Initially, four psychological interventions demonstrated some efficacy in preventing recurrences, stabilising the course of the disease and improving medium-term functionality (1–2 years). These included cognitive therapy and other cognitive behavioural techniques,8–10 interpersonal and social rhythm therapy,11 family focussed therapy12 and other similar forms of family13 and patient group14 psychoeducation. Results from systematic reviews and meta-analyses have confirmed the benefits of psychological interventions as an adjunct therapy to pharmacotherapy in maintenance treatment for BD relapse prevention.15

With this in mind, a multimodal intervention (MI) programme was designed for patients with bipolar I disorder (BID) and schizophrenia, which included assessment by various specialties, such as psychiatry, general medicine, psychology, neuropsychology and neuropsychological rehabilitation, family therapy and occupational therapy, with a view to comparing the primary outcomes thereof versus the traditional intervention (TI), which includes psychiatry and general medicine assessments, much like those provided by the current health service. The interventions included in multimodal therapy were chosen according to the bio-psycho-social intervention model and were determined based on the needs observed in treating patients with severe mental illness in clinical practice. No comparison was made with individual treatments as the investigators wanted to develop a comprehensive care model that could be reproduced in other cities and regions across the country.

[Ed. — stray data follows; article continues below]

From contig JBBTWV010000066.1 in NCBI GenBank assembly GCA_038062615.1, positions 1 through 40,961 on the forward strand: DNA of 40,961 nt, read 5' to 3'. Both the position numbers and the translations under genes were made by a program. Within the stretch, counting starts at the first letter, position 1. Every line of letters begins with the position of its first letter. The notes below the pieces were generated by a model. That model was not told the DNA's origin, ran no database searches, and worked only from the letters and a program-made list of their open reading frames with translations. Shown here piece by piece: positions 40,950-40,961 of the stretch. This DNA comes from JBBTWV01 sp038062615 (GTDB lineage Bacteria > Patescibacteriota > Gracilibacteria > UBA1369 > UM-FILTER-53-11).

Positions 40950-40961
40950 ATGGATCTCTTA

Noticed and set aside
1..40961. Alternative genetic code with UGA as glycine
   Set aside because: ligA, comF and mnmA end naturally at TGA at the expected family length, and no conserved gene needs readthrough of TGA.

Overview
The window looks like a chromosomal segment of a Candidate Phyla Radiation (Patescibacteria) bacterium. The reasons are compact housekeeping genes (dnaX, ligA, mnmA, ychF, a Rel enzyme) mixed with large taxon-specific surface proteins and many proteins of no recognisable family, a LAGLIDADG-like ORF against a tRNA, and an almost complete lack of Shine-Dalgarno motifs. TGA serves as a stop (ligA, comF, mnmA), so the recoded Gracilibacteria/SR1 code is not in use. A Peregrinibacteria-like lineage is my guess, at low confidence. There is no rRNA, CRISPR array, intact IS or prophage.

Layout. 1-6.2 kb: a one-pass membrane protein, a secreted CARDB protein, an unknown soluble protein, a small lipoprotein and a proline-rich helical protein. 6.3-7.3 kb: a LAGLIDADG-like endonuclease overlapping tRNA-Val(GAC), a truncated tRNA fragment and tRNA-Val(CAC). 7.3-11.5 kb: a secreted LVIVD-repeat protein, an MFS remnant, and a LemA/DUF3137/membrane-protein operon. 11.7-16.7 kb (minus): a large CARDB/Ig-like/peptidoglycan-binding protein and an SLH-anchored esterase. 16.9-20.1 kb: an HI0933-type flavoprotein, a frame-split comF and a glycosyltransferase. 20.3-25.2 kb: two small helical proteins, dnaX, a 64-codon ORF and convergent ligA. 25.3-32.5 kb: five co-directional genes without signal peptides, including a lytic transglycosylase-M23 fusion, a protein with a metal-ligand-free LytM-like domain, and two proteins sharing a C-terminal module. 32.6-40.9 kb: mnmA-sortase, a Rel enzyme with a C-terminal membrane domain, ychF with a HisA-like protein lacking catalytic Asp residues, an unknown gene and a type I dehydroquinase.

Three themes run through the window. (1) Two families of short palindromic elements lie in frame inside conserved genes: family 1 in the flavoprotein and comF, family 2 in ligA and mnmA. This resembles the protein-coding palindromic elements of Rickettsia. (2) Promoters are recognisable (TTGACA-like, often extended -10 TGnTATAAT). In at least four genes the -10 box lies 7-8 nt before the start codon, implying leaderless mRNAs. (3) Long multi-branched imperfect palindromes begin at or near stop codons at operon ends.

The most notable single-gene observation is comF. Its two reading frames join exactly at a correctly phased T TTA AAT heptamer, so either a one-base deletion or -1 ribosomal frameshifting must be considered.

In this manner, each component applied its respective battery of tests at the start and end of the intervention in order to determine any changes between the group that received the MI versus the one that received the TI. This article shows the effects on patients under MI vs TI as regards different psychological variables (impulsiveness, aggression, sensation seeking, level of insight and predominant temperament), as well as their degree of functionality subsequent to the intervention.

Materials and methodsParticipants

A prospective, longitudinal, therapeutic-comparative study was conducted on 302 patients, 104 of which had been diagnosed with schizophrenia and 198 with BID. The patients were randomly assigned to the multimodal intervention (MI) or traditional intervention (TI) groups within a Mental Health Programme focusing on reducing burden, suffering and social spending in mental illness (PRISMA).

After randomising the patients, the MI group consisted of 50 patients with schizophrenia and 100 with BID, while the TI group included 54 patients with schizophrenia and 98 with bipolar I disorder. The sample was the flow of patients during the study.

The sample was selected from a patient population diagnosed with BID or schizophrenia who were attending outpatient psychiatric consultations at the Mood Disorders and Psychosis Clinic of one of the city's university hospitals and other institutions. The recruitment and initial assessment of patients began in 2012; the programme was carried out for approximately 2 years and the final assessment ended in February 2015.